According to Lu 22:44, our Lord's sweat was "as great drops of blood falling to the ground." Michaelis takes the passage to mean nothing more than that the drops were as large as falling drops of blood (Anmerfir Ungelehrte, ad loc.). This, which also appears to be a common explanation, is liable to some objection. For, if an ordinary observer compares a fluid which he is accustomed to see colorless, to blood, which is so well known and so well characterized by its color, and does not specify any particular point of resemblance, he would more naturally be understood to allude to the color, since it is the most prominent and characteristic quality.
There are several cases recorded by the older medical writers under the title of bloody sweat. With the exception of one or two instances, not above suspicion of fraud, they have, however, all been cases of general haemorrhagic disease, in which blood has flowed from different parts of the body, such as the nose, eyes, ears, lungs, stomach, and bowels, and, lastly, from various parts of the skin. The greater number of cases de, scribed by authors were observed in women and children, and sometimes in infants. The case of a young lady who was afflicted with cutaneous haemorrhage is detailed by Mesaporiti in a letter to Valisneri. She is noticed to have been cheerful, although she must have suffered greatly from debility and febrile symptoms (Phl . Trans. No. 303, p. 2114). The case of an infant, only three months old, affected with the same disease, is related by Du Gard (Phil. Trans. No. 109, p. 193). A similar case is described in the Nov. Act. Acad. Nat. Cur. 4:193. See also Eph. Acad. Nat. Cur. obs. 41; and, for other references, Copland's Dict. of Med. ii, 72. Where hemorrhagic diathesis exists, muscular exertion, being a powerful exciting cause of all kinds of haemorrhage, must likewise give rise to the cutaneous form of the disease.
The above are all instances of a chronic nature, resulting from a general diseased state of the blood vessels, and are therefore little in point as illustrating the case of our Saviour, whose emotions were the cause of this temporary phenomenon while in full health. SEE AGONY. A late ingenious and careful writer, whose profession qualifies him to judge in the matter (The Physical Cause of the Death of Christ, by Wm. Stroud, M.D., London, 1847), thus maintains the possibility of proper bloody sweat, under strong mental exertion, especially in cases of anxiety and terror. The author, in brief, gives us the rationale of this phenomenon, and then cites a number of cases in which it has actually occurred: " Perspiration, both sensible and insensible, takes place from the mouths of small regularly organized tubes, which perforate the skin in all parts of the body, terminating in blind extremities internally, and by innumerable orifices on the outer surface. These tubes are surrounded by a net-work of minute vessels, and penetrated by the ultimate ramifications of arteries which, according to the force of the local circulation, depending chiefly on that of the heart, discharge either the watery parts of the blood in the state of vapor, its grosser ingredients in the form of a glutinous liquid, or, in extreme cases, the entire blood itself. The influence of the invigorating passions, more especially in exciting an increased flow of blood to the skin, is familiarly illustrated by the process of blushing, either from shame or anger; for during this state the heart beats strongly, the surface of the body becomes hot and red, -and, if the emotion is very powerful, breaks out into a warm and copious perspiration, the first step toward a bloody sweat" (Physical Cause, p. 85, 86). SEE SWEAT.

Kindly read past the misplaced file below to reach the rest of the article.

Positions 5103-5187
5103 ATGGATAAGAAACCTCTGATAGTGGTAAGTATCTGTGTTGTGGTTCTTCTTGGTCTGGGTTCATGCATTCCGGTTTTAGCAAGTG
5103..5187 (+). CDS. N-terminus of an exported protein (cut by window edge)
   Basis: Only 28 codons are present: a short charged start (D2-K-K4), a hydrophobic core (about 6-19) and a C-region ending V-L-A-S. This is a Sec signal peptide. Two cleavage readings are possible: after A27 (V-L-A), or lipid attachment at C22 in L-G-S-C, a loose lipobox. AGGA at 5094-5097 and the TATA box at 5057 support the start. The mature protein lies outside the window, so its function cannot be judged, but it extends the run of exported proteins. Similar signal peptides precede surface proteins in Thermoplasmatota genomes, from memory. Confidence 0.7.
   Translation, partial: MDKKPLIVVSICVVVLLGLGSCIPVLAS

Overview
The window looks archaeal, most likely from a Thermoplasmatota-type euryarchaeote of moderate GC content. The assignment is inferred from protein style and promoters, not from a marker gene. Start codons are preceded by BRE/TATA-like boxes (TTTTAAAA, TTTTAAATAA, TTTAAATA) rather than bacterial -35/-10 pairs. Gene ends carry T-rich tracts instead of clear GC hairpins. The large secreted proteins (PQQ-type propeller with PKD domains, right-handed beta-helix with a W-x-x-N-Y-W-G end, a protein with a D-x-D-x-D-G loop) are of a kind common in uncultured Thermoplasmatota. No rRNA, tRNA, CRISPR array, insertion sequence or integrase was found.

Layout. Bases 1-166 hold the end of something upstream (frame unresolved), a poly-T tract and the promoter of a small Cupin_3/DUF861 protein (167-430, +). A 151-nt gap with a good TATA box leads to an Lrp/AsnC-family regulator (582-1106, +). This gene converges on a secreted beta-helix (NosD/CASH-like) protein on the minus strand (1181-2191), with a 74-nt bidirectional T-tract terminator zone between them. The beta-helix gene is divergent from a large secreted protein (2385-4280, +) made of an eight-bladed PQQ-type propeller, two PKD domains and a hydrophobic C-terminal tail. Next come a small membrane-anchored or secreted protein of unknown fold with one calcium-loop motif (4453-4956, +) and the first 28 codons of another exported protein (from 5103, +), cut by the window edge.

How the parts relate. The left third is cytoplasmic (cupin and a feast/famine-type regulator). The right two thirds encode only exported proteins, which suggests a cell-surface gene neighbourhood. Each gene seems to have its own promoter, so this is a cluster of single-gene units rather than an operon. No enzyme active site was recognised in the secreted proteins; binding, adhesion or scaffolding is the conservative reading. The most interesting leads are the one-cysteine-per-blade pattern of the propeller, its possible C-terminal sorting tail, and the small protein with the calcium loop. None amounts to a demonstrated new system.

The following instances of diapedesis, or sweating of blood, show that the author's philosophy is not without its accompanying facts. Brevity allows us only a condensed statement of a few of the instances cited by him (p. 379 sq.). An Italian officer, in 1552, threatened with a public execution, " was so agitated at the prospect of an ignominious death that he sweated blood from every part of his body." A young Florentine, unjustly ordered to be put to death by Pope Sixtus V, when led to execution, "through excess of grief, was observed to shed bloody tears, and to discharge blood instead of sweat from his whole body; a circumstance which many regarded as certain proof that nature condemned the severity of a sentence so cruelly hastened, and invoked vengeance against the magistrate himself, as therein guilty of murder." In the Ephemerides, it is stated that "a young boy, who, having taken part in a crime for which two of his elder brothers were hanged, was exposed to public view under the gallows on which they were executed, and was there observed to sweat blood from his whole body." Maldonato mentions "a robust and healthy man at Paris, who, on hearing sentence of death passed upon him, was covered with a bloody sweat." Other instances of the same kind also are on record. Schenck gives the case of " a nun who fell into the hands of soldiers; and on seeing herself encompassed with swords and daggers, threatening instant death, was so terrified and agitated that she discharged blood from every part of her body, and died of haemorrhage in the sight of her assailants." The case of a sailor is also given, who " was so alarmed by a storm that through fear he fell down, and his face sweated blood, which, during the whole continuance of the storm, returned like ordinary sweat." Catharine Merlin, of Chambery, at the age of forty-six, being strong and hale, received a kick from a bullock in the pit of the stomach, which was followed by vomiting blood. This having been suddenly stopped by her medical attendants, the blood made its way through the pores of various parts of her body, the discharge recurring usually twice in twenty-four hours. It was preceded by a prickly sensation, and pressure oh the skin would accelerate the flow and increase the quantity of blood. The Medico Chirurgical Review for Oct. 1831, gives the case of a female subject to hysteria, who, when the hysteric paroxysm was protracted, was also subject to this bloody perspiration. And in this case she continued at different times to be affected with it for three months, when it gave way to local bleeding and other strong repulsive measures. But the case of the wretched Charles IX of France is one of the most striking that has as yet occurred. The account is thus given by De Mezeray: "After the vigor of his youth and the energy of his courage had long struggled against his disease, he was at length reduced by it to his bed at the castle of Vincennes, about the 8th of May, 1574. During the last two weeks of his life his constitution made strange efforts. He was affected with spasms and convulsions of extreme violence. He tossed and agitated himself continually, and his blood gushed from all the outlets of his body, even from the pores of his skin; so that on one occasion he was found bathed in a bloody sweat." From these and other instances that might be cited, it is clearly evident that the sweating of blood may be produced by intense mental emotion. The instances of it are comparatively rare, it is true, but, nevertheless, perfectly well authenticated. SEE BLOOD AND WATER.